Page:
Star Wars The Bad Batch Common Ground Review

When “Common Ground” opens, it flaunts the scale and flavor of a Clone Wars episode sans Tom Kane’s narrated montage. It begins not on the Bad Batch (Dee Bradley Baker) pondering an issue, but on a planet in peril and a worried senator, Avi Singh (Alexander Siddig), looking over his civilians in an Imperial gunpoint situation. This time, we’re witnessing the post-Republic era where the Republic-turned-Empire is the antagonist with the clone army unambiguously serving the oppressors in a tyrannical occupation. And this is the first Bad Batch episode where a Separatist plays an active supporting role.

Back in the Clone Wars days from 2008, much of the classic episodes involved circumstances that challenged the clones’ perspective and views — often Rex’s — especially since injecting the clones’ appearance since Attack of the Clones cast a veil of moral grayness in the prequel-era. In the script written by Gursimran Sandhu, “Common Ground” invokes a material-rich scenario where Cid (Rhea Perlman) assigns the ex-Republic clones to extract the Separatist senator from the Imperial-occupied Raxus, a Separatist planet which debuted in “Heroes on Both Sides” on Clone Wars, at the request of her client: the senator’s droid (Sian Clifford, channeling droid humor). Recall that “Heroes on Both Sides” further developed Ahsoka’s — and the viewers’ — perspective on the war outside of the “Republic are the good side [on a spectrum]” scope. Naturally, living with the physical and psychological consequences of the Separatist army altering and violating his will, Echo voices dissent and grits his teeth to go along with the mission. But for all the material to mine here, something’s missing.

Under Saul Ruiz’s direction, the thick-with-action operates at Clone Wars tier with a stunning use of scope and scenery, complete with the hijacking of an Imperial walker. The Bad Batch are a four-man army (we’ll get to Omega’s absence) facing a barrage of enemies — that aren’t droids. It’s nothing new that the Batch shoot back at their reg clone brothers, but distinctively and conspicuously here, the Bad Batch’s blasters are set to stun, not to kill, in contrast to their past approach when regs cornered them. But the cut-to-the-chase pacing doesn’t allow a breather to verbally acknowledge what motivated this crucial shift.

Interesting character aspects dissolve as well. Sure, the Batch brothers help and eventually trust someone who is considered their enemy and Echo warms up to drop advice for the downcast Separatist senator to “live to fight for his people.” But illustrating their change because a senator was simply being a trustworthy individual on the battlefield rather than realizing he’s a soul fighting for his civilians against a tyrannical rule — essentially the Batch’s common enemy — is dissatisfactory. And this is coupled with a dismissive “Forget politics. We’re here to do a job” to Echo without unpacking his trauma-fueled sentiment. By the end, the Batchers do little to weigh out the incidental moral benefits of their mercenary assignment to save a particular planet and group of people from the Empire’s rule. “Common Ground” also forgoes its potential for the Batch to gaze intensely at complexities about the Republic’s role in the war that ultimately were the makings of Darth Sidious’s Empire. Internal analyses may as well be evoked later, but The Bad Batch has a bad habit of exploring idiosyncrasies in hindsight, like how even superb episodes “Replacements” and “Reunion” picked up slack on compelling points, rather than working on solid groundwork. (I think about the shot in the “Siege of Mandalore” arc when Bo-Katan and Ahsoka stare disapprovingly at Republic clone soldiers occupying Mandalore.)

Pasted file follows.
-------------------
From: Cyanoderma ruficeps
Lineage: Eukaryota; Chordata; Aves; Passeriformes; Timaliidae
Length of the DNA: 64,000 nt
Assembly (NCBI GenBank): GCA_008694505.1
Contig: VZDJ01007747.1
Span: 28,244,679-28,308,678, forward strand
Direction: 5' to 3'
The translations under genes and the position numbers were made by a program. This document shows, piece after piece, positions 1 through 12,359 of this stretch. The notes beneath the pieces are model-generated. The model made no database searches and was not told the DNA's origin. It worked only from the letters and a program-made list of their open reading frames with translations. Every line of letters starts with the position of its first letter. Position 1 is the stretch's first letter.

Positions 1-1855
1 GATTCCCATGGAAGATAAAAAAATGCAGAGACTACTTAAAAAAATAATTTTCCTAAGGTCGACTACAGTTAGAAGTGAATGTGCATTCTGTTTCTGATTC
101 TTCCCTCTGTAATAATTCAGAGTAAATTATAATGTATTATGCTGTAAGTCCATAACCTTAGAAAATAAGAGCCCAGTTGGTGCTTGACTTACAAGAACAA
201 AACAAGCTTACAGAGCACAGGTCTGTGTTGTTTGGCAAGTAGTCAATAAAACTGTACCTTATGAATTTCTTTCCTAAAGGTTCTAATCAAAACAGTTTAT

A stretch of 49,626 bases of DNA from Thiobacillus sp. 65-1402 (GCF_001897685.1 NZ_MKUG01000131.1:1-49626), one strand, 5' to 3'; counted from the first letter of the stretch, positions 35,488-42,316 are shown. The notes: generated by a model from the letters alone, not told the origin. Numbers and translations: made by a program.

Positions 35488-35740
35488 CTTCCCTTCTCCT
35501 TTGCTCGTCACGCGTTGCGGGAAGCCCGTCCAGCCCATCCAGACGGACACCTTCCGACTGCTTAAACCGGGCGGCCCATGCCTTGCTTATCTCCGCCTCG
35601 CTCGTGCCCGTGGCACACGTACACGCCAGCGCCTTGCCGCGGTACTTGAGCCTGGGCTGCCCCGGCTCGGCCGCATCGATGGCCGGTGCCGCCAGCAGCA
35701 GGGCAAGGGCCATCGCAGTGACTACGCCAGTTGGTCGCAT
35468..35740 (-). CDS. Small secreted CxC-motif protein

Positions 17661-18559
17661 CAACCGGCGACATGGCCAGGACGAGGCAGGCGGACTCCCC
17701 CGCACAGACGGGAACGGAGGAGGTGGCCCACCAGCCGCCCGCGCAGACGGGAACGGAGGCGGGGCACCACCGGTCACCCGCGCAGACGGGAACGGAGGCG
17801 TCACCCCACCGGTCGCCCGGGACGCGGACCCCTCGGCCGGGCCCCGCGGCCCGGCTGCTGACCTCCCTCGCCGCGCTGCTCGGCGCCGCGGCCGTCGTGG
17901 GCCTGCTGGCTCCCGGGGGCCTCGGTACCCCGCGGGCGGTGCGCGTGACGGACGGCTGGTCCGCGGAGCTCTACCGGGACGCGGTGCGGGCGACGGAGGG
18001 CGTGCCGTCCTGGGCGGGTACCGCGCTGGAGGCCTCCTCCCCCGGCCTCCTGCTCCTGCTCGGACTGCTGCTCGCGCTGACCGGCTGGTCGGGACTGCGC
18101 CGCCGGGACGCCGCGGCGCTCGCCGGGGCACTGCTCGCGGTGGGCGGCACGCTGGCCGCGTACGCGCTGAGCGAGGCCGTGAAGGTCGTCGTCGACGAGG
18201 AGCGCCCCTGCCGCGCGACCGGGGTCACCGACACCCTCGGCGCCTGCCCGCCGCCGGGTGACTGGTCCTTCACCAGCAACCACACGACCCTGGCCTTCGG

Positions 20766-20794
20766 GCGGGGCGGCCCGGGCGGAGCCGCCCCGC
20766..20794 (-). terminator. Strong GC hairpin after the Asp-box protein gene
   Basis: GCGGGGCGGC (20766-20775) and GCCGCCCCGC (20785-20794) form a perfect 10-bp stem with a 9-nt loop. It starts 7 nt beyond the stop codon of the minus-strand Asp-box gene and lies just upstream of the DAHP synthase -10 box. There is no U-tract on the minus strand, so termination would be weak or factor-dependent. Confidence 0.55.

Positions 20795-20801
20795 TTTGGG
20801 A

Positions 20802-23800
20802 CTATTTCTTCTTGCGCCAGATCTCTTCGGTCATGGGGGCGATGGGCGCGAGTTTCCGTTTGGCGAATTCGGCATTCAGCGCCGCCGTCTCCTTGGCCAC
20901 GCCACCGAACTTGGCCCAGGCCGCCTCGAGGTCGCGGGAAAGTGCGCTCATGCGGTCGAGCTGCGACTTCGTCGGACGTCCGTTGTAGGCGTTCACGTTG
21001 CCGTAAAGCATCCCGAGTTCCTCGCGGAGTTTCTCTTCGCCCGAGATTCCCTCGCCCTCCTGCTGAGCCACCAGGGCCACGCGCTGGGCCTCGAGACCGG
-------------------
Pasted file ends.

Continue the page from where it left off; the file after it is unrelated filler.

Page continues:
As the boys are out, a much more defined arc is found in the smaller story of Omega (Michelle Ang) unlocking a life lesson that there are ways to function outside of the field, even if the tool to demonstrate such is oblique. Hunter leaves Omega behind with Cid and the two develop their own business dynamic. Cid begins as Omega’s callous babysitter until Omega helps Cid make money by being a good dejarik player and worth betting on. This is the first mission where Omega is booted to the sidelines, shut out from an opportunity to heroically save the day in action as she did in “Rampage“, though she does (too) conveniently resolve the Batch’s debt situation with Cid. However, Omega’s talents at chess-esque dejarik are vague, passed off as her having a knack for strategy when most of Omega’s onscreen competency chalked down to sharp instincts. The script and direction don’t telegraph the specific strategies and rules of dejarik so we have to take Omega and Cid at their word that the former knows where pieces should go.

The rest of “Common Ground” could have been a classic like “Replacement” and “Reunion.” But when you spy the summary on Disney+ “The Batch has their ideology challenged” and finish the episode, you’ll wonder, did that actually happen to begin with?

Star Wars The Bad Batch Common Ground Breakdown

Other Thoughts:

  • Fun fact: Raxus was also a setting in Christie Golden’s novel Dark Disciple, which adapted eight unproduced Clone Wars episodes, incidentally where Dooku received the Raxian Humanitarian Award and made a speech about the inhumanities of the Republic breeding clones for war.
  • If you watch the Disney+ Clone Wars line-up in order as they aired, you’ll have the weird experience with the last installment of the three-episode arc, “Senate Murders,” slotted in the second season, while the beginning and middle of said arc was placed in the third season. While “Senate Murders” was watchable as a standalone episode, as an ender to the arc it ended it on a whimper.
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